Wednesday, August 25, 2010


REPLY HAZY, TRY AGAIN: We haven’t heard much about our crony-addled, bored of ethics, Board of Ethics (BOE) since local newspaper reporter Mike Levine left for a real job in journalism.

Levine’s coverage during the infamous “20.02(D)” debacle (see right rail for our three-part report) would have been nothing extraordinary in the rest of country but around here- especially lately- merely attending meetings and reporting accurately IS extraordinary by any measure.

Nowadays if it weren’t for a few dedicated “nitpicking” community watchdogs that darkest of black holes for ethical violations might go it’s merry ethically-challenged way.

Some might think that the BOE’s inability to read and apply simple ethics laws could indicate a distinct lack of literacy. For those Pollyannas, well, we have a few select scenic lookouts for sale.

The reality is that after Mayor Bernard Carvalho’s unceremonious dumping of BOE member (and current county council candidate) Rolf Bieber it became quite obvious that if you’re going to wear the king’s uniform you’d better carry the king’s sword.

So when members of the planning department decided it was okay for them to seek outside employment preparing permit applications for their fellow department employees’ to approve, instead of trying to stop the plainly unethical practice that the law forbids, Planning Director Ian Costa knew he could turn to the BOE for a some kind of tortured process whereby his underlings could continue their corrupt practices.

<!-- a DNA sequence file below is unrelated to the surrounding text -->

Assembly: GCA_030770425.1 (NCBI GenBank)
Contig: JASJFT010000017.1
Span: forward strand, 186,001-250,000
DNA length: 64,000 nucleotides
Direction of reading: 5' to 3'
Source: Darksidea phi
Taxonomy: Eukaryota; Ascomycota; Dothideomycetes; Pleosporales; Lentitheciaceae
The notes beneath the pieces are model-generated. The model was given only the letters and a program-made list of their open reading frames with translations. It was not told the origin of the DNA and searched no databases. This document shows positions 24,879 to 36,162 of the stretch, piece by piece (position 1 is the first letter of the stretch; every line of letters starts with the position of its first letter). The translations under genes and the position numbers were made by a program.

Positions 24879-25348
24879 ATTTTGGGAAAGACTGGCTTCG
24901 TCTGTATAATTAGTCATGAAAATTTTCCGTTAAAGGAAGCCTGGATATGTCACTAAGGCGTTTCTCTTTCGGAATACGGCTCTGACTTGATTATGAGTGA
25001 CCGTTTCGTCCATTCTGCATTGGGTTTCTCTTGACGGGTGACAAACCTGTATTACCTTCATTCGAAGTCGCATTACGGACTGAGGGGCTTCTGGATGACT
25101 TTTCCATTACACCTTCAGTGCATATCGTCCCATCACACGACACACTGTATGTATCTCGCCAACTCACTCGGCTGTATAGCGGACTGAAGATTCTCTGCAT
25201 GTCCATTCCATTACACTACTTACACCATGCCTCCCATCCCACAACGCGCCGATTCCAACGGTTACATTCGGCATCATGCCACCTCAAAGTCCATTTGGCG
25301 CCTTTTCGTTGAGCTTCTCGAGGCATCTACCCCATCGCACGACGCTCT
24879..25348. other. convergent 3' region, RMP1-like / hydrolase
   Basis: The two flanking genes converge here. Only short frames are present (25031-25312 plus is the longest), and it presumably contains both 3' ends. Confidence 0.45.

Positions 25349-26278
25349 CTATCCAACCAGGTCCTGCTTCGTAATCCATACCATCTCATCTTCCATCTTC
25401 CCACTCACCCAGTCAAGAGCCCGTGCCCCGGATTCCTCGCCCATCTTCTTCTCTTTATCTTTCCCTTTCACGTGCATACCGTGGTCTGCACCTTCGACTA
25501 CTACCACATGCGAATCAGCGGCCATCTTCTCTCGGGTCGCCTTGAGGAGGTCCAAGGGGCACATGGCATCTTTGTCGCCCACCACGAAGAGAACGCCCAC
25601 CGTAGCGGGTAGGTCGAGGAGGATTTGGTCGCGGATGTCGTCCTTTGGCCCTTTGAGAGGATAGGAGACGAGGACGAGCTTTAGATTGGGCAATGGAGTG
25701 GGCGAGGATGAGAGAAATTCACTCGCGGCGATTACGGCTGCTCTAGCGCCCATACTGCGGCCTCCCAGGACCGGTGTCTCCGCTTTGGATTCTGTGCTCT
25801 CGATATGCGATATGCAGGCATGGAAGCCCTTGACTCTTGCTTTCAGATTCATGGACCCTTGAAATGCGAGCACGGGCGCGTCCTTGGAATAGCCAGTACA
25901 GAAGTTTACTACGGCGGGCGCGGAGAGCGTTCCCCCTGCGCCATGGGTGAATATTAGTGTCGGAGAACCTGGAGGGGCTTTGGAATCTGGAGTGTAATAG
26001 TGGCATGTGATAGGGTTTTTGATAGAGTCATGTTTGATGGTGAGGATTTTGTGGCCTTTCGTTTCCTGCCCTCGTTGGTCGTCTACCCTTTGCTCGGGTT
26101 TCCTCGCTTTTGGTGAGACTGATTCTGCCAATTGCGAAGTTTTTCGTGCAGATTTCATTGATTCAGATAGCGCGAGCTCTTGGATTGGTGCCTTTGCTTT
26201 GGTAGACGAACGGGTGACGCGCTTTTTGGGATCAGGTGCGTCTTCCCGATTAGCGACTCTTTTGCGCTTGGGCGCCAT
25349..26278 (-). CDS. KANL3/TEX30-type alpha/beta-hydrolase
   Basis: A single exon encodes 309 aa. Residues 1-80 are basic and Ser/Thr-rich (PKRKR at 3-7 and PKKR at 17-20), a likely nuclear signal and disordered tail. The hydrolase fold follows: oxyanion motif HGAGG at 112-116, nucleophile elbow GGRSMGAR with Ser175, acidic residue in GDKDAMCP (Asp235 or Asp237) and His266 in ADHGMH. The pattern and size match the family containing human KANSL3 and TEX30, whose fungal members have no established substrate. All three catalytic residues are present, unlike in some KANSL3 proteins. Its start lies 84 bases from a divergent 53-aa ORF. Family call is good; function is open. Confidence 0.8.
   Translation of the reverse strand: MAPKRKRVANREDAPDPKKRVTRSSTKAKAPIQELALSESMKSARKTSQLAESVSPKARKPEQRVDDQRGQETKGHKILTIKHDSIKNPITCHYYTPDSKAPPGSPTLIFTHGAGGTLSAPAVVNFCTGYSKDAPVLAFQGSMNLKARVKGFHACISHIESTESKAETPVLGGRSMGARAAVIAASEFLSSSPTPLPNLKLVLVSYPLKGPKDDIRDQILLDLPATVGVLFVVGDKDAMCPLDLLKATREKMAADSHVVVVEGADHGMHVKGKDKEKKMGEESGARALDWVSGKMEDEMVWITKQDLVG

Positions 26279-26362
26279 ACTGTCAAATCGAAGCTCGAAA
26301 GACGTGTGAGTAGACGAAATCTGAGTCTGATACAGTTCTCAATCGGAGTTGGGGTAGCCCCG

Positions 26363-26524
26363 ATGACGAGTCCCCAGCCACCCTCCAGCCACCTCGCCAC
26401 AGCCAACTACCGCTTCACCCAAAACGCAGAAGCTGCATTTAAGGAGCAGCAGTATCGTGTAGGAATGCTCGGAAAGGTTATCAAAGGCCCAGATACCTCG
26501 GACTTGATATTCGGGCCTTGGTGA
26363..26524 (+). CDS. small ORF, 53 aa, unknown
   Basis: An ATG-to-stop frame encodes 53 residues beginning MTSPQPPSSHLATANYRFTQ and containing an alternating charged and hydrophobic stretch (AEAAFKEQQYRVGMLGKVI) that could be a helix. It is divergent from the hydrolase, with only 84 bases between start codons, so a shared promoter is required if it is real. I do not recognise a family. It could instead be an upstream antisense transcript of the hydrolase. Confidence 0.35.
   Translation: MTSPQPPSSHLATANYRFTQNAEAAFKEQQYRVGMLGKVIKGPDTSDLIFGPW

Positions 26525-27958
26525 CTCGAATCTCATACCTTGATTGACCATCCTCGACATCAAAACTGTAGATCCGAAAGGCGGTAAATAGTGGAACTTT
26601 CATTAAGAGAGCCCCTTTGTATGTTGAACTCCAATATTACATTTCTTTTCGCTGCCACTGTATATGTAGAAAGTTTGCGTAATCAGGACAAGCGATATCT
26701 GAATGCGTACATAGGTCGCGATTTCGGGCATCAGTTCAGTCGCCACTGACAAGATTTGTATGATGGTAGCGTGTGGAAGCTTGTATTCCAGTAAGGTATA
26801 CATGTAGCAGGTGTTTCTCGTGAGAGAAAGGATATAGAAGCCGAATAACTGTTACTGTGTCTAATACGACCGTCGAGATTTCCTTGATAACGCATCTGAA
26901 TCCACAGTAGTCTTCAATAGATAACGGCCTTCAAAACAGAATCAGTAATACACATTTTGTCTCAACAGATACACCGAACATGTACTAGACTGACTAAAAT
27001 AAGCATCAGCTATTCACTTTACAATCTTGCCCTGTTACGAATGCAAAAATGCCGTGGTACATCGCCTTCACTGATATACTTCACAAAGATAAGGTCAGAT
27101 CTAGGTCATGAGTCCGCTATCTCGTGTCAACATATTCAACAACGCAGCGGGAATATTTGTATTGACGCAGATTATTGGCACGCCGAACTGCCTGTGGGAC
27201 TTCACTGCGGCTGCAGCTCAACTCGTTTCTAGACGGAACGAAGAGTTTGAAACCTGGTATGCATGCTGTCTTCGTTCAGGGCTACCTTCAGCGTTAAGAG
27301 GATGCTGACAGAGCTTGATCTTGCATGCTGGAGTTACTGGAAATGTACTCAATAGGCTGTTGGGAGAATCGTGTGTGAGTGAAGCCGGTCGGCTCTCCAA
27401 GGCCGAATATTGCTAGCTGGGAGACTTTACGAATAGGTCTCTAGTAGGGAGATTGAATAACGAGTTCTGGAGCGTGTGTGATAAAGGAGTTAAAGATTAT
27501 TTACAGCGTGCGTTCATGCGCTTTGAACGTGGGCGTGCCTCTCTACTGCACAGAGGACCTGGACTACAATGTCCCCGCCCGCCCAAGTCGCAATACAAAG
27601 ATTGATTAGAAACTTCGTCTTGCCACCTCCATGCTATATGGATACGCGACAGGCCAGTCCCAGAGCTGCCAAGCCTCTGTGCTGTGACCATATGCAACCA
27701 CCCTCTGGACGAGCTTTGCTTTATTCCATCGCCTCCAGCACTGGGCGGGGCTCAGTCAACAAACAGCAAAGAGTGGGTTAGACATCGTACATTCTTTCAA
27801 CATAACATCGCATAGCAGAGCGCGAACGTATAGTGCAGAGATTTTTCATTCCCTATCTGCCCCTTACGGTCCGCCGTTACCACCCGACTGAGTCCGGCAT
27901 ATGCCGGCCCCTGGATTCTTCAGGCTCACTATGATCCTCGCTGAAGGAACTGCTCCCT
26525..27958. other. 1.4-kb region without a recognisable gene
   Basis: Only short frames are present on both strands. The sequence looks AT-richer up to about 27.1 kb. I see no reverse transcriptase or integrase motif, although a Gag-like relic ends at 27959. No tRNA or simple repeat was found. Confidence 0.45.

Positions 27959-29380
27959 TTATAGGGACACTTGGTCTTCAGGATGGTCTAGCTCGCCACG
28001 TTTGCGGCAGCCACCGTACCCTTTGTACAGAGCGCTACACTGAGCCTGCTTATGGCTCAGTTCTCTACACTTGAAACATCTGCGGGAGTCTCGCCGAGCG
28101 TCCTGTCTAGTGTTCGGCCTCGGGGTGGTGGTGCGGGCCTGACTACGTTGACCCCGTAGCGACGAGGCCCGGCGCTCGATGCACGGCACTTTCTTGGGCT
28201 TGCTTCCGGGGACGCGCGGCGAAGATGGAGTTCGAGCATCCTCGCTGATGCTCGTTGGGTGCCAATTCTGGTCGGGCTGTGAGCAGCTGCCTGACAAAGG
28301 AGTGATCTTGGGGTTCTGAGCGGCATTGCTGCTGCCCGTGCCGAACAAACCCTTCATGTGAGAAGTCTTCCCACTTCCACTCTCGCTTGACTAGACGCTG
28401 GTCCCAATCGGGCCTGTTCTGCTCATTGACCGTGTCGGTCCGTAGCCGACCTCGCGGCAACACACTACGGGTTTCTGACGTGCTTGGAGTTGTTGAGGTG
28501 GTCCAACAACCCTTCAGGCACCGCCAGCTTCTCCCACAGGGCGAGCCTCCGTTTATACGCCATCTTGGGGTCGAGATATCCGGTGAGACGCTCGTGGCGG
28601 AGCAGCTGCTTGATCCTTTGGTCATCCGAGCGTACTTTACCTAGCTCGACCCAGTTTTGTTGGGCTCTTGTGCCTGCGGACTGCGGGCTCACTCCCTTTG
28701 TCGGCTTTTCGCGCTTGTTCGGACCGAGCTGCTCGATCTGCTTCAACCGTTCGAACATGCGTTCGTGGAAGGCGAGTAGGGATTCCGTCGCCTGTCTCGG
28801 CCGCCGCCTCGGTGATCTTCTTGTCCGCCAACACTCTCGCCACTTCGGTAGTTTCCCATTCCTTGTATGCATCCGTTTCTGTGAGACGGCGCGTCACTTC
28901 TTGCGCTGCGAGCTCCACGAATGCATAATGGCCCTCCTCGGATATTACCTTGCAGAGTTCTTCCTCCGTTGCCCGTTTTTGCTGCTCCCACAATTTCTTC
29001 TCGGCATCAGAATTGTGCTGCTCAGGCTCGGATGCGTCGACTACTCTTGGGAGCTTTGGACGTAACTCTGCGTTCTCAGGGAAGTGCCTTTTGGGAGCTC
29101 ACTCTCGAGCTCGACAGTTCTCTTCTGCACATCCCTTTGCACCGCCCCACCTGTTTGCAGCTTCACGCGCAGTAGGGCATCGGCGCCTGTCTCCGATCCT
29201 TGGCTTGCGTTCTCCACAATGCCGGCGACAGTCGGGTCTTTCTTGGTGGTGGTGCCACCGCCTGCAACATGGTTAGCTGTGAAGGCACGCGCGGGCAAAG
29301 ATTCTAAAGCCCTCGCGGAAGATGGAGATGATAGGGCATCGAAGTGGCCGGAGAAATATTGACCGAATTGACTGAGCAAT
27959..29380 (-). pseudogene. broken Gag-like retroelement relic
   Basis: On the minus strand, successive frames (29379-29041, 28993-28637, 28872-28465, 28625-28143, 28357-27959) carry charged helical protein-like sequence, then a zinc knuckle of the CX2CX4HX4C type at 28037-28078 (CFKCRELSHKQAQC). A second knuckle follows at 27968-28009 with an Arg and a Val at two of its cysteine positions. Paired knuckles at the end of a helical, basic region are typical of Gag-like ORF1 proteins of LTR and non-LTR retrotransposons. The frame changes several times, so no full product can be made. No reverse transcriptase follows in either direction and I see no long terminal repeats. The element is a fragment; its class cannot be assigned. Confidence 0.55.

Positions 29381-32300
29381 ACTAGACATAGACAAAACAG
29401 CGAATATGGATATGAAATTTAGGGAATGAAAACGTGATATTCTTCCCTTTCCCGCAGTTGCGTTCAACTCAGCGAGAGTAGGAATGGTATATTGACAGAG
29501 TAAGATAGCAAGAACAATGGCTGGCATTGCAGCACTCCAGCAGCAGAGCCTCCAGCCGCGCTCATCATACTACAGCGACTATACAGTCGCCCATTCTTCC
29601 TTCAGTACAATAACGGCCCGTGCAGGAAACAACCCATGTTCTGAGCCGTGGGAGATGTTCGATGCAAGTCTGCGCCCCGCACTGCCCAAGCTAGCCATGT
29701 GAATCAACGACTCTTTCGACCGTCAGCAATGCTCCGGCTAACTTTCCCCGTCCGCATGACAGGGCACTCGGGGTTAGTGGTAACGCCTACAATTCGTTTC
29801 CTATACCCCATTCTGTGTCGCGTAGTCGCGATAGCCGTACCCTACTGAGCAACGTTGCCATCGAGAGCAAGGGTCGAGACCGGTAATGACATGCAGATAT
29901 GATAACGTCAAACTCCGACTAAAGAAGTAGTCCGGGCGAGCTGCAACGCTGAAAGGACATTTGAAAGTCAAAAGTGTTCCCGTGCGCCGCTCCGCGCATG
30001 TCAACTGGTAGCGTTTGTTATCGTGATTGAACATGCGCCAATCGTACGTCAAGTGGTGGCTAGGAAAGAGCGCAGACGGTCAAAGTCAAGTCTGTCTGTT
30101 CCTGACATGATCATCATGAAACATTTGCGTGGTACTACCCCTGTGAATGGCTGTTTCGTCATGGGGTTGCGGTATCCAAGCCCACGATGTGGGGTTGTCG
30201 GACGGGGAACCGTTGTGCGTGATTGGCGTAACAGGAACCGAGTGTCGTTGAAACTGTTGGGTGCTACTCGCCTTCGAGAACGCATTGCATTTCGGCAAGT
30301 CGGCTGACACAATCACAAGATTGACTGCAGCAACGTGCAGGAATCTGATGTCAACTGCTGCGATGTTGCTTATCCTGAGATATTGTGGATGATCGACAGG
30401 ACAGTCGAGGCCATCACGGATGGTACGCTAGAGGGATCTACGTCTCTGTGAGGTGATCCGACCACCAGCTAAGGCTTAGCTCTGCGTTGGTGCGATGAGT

Horace Stoessel has been doing the job the local newspaper abandoned after Levine’s departure and today, without further comment, we present his latest report.



I have attended meetings of the Board of Ethics for the better part of three years. I offer these comments for the information of those interested in a matter currently before the Board.

In May Planning Director Ian Costa requested an advisory opinion from the Board of Ethics regarding the outside employment of four departmental employees engaged variously in drafting, site inspection, architectural drawings, design and consultation.

Since then, in an end run around the Charter requirement that a request for advisory opinion must be answered within 30 days, the request has been withdrawn twice by mutual agreement between the Board and the Department, in each case to be resubmitted at a later date. The main reason given for the five-months-and-counting process was to allow Director Costa a chance to consult the County Attorney ’s office.

So far the County Attorney ’s office has participated in the Board’s process as follows:

In May Deputy County Attorney Mona Clark, who is regularly assigned to the Board, advised the Board that County Code Section 3-1.7(d) expresses an absolute prohibition against the activities referenced in the request for advisory opinion and told the Board that aside from enforcing the section its only option is to ask the Council to change the language of 3-1.7. The Board took no action based on her advice, arranging instead with Director Costa to withdraw the request and resubmit it later.

In July Attorney Clark volunteered to provide the Board with a (written) opinion if the Board requested it. The Board did not request it.

In August Director Costa’s request reappeared on the agenda, leading some of us in the public to believe that the way was clear for the Board to act on the request. However, County Attorney Al Castillo appeared long enough to tell the Board that Attorney Clark was in court and to apologize for his being unprepared to address the agenda item.

In July Board member Paul Weil had moved that the Board request the County Attorney to provide the Board with the same information provided to Mr. Costa. The motion was seconded by Warren Perry and unanimously adopted. That request also went unanswered in August.

In August it was agreed that Mr. Costa would resubmit the department’s request at the September 17 meeting.

1 comment:

Unknown said...

Thanks Andy, that's a great backhanded compliment you gave me. Ha!